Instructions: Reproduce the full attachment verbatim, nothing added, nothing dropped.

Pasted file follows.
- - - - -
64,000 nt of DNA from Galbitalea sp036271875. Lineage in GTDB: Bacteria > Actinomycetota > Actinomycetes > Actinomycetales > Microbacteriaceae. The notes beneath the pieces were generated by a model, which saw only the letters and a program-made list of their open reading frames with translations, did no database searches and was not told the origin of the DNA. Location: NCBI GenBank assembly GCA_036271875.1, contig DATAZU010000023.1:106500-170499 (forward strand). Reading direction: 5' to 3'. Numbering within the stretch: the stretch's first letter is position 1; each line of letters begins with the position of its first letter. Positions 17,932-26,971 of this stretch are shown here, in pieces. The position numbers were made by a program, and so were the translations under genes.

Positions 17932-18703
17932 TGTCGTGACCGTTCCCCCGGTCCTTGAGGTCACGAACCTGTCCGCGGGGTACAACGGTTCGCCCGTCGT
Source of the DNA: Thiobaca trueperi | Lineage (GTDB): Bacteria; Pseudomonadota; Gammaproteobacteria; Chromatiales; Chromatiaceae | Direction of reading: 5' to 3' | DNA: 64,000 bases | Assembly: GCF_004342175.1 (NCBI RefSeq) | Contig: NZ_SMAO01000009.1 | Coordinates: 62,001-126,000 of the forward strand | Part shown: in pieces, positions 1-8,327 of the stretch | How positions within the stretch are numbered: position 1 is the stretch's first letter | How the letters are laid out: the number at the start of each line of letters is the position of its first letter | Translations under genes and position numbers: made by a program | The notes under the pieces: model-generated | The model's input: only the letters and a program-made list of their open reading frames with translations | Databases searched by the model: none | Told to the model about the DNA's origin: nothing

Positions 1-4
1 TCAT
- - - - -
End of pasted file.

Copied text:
64,000 nt of DNA from Galbitalea sp036271875. Lineage in GTDB: Bacteria > Actinomycetota > Actinomycetes > Actinomycetales > Microbacteriaceae. The notes beneath the pieces were generated by a model, which saw only the letters and a program-made list of their open reading frames with translations, did no database searches and was not told the origin of the DNA. Location: NCBI GenBank assembly GCA_036271875.1, contig DATAZU010000023.1:106500-170499 (forward strand). Reading direction: 5' to 3'. Numbering within the stretch: the stretch's first letter is position 1; each line of letters begins with the position of its first letter. Positions 17,932-26,971 of this stretch are shown here, in pieces. The position numbers were made by a program, and so were the translations under genes.

Positions 17932-18703
17932 TGTCGTGACCGTTCCCCCGGTCCTTGAGGTCACGAACCTGTCCGCGGGGTACAACGGTTCGCCCGTCGT
Source of the DNA: Thiobaca trueperi | Lineage (GTDB): Bacteria; Pseudomonadota; Gammaproteobacteria; Chromatiales; Chromatiaceae | Direction of reading: 5' to 3' | DNA: 64,000 bases | Assembly: GCF_004342175.1 (NCBI RefSeq) | Contig: NZ_SMAO01000009.1 | Coordinates: 62,001-126,000 of the forward strand | Part shown: in pieces, positions 1-8,327 of the stretch | How positions within the stretch are numbered: position 1 is the stretch's first letter | How the letters are laid out: the number at the start of each line of letters is the position of its first letter | Translations under genes and position numbers: made by a program | The notes under the pieces: model-generated | The model's input: only the letters and a program-made list of their open reading frames with translations | Databases searched by the model: none | Told to the model about the DNA's origin: nothing

Positions 1-4
1 TCAT